The researchers found that the optical light emitted by AT 2020mot was highly polarized and exhibited fluctuations over time. Despite extensive efforts, no radiation from the event could be detected by radio or X-ray telescopes before, during, or months after the outburst’s peak.
Contemplating the data, the astronomers concluded that the most plausible scenario involves the stream of stellar gas colliding with itself, creating shocks near the pericenter and apocenter of its orbit around the black hole. These shocks amplify and organize the magnetic field in the stellar stream, resulting in highly polarized light. The exceptionally high level of optical polarization challenged most existing models, making the tidal shock model the most compelling explanation.
The researchers’ ongoing observations of polarized light from TDEs hold the promise of unveiling more secrets about the aftermath of stars falling prey to black holes.
Frequently Asked Questions (FAQs) about Tidal Disruption Events
What are Tidal Disruption Events (TDEs)?
Tidal Disruption Events (TDEs) are astronomical phenomena that occur when a star gets too close to a supermassive black hole. The intense gravitational pull from the black hole tears the star apart, leading to its disruption or destruction.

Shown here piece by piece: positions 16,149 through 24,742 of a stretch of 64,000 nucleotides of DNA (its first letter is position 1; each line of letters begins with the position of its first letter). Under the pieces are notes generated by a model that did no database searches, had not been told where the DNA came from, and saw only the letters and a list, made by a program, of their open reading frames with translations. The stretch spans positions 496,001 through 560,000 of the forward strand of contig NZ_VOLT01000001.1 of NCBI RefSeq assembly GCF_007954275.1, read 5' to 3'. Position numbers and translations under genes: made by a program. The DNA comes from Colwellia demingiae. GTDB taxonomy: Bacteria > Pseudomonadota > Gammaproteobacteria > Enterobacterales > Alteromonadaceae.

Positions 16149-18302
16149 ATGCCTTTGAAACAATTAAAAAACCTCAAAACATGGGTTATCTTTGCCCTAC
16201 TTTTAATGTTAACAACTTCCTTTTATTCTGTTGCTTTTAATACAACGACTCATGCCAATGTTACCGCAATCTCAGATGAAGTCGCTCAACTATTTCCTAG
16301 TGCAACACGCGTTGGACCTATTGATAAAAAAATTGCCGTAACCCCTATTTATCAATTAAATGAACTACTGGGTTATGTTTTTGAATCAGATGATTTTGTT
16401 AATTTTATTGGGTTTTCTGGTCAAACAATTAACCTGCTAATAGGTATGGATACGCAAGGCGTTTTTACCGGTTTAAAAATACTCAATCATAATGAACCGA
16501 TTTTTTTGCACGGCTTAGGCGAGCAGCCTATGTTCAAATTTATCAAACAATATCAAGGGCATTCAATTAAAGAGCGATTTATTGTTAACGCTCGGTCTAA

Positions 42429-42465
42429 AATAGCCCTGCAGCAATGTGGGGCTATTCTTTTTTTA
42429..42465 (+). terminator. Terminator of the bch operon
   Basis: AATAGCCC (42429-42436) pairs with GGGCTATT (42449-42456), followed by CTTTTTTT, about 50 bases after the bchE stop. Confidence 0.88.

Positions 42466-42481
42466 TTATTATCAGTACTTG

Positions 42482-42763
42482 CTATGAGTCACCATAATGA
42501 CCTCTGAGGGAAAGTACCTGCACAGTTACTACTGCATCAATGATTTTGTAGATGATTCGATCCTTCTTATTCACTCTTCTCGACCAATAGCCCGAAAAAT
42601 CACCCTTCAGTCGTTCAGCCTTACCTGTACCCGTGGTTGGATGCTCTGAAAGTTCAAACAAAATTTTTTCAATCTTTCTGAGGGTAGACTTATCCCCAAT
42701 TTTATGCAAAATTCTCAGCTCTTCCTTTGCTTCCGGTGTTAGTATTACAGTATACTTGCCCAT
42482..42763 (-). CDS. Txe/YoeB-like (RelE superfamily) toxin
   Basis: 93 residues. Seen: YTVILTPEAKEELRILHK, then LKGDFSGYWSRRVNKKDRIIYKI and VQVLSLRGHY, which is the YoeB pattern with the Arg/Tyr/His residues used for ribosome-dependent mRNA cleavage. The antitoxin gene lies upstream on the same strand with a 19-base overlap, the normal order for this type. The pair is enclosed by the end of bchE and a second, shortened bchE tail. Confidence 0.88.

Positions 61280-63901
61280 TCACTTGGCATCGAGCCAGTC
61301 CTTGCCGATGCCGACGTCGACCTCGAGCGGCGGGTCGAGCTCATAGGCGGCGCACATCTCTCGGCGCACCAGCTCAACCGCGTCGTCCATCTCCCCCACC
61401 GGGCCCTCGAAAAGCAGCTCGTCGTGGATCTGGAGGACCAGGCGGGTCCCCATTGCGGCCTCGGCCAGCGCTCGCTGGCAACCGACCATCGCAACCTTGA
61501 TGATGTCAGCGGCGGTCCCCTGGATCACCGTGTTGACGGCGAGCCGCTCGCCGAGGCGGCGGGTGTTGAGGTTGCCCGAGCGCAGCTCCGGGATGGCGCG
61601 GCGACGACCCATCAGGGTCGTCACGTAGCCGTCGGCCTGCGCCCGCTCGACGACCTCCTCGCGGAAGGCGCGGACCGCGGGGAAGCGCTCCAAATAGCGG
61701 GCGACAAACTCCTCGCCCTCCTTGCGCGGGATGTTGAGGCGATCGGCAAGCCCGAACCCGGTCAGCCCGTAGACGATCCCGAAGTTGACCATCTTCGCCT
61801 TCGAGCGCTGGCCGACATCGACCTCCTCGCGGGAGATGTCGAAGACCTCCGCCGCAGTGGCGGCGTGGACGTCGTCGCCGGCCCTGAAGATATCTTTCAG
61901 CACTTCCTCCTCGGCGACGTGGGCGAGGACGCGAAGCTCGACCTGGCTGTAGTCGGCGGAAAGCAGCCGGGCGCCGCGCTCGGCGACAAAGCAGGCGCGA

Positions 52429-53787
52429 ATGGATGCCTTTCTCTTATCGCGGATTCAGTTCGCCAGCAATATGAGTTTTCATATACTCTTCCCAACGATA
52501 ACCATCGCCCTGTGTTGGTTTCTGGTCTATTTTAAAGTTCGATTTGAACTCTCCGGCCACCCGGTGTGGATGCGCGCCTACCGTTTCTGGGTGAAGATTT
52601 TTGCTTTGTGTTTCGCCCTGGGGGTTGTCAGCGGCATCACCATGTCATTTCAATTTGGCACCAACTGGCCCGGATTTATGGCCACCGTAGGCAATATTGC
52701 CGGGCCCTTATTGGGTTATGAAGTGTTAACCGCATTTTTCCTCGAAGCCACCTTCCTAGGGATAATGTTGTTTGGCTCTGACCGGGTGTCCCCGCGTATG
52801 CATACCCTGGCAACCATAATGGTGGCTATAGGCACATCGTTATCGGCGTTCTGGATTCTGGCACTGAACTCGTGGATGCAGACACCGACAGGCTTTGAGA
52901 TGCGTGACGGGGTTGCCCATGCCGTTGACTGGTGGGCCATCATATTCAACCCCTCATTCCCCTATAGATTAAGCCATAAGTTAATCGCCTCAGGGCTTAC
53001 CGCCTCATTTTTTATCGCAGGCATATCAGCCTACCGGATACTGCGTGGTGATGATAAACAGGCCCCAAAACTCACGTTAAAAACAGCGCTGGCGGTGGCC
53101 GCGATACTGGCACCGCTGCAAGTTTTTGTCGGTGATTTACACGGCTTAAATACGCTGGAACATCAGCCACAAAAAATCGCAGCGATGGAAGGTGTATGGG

How do TDEs produce observable light?
After a star is torn apart during a TDE, its gas forms an accretion disk around the black hole. Bright outbursts of light are emitted from this accretion disk, and these outbursts can be observed across various wavelengths, especially through optical telescopes and X-ray detecting satellites.
What are some unique characteristics of TDEs?
One intriguing characteristic of TDEs is the polarized light they emit. Researchers have found that the polarized light observed in many TDEs can be attributed to tidal shocks, which occur as the gas from the destroyed star collides with itself on its way back after circling the black hole. This discovery has led to new mysteries and questions for scientists to explore.
How are researchers studying TDEs?
Advancements in scientific instruments and observational techniques have enabled researchers to study more TDEs than ever before. The team of astronomers in the study made use of the Nordic Optical Telescope (NOT) to observe AT 2020mot, a TDE event in a nearby galaxy. Polarization observations have played a crucial role in understanding the underlying processes during TDEs.
Why is the absence of X-rays in some TDEs significant?
One surprising finding from recent observations is that a significant number of TDEs do not produce X-rays, despite emitting visible light. This discovery challenges the existing understanding of how the disrupted stellar matter evolves during TDEs and has sparked further investigation into the nature of these events.
More about Tidal Disruption Events
- Science: Optical polarization from colliding stellar stream shocks in a tidal disruption event
- University of Turku
- Finnish Centre for Astronomy with ESO (FINCA)
- Nordic Optical Telescope (NOT)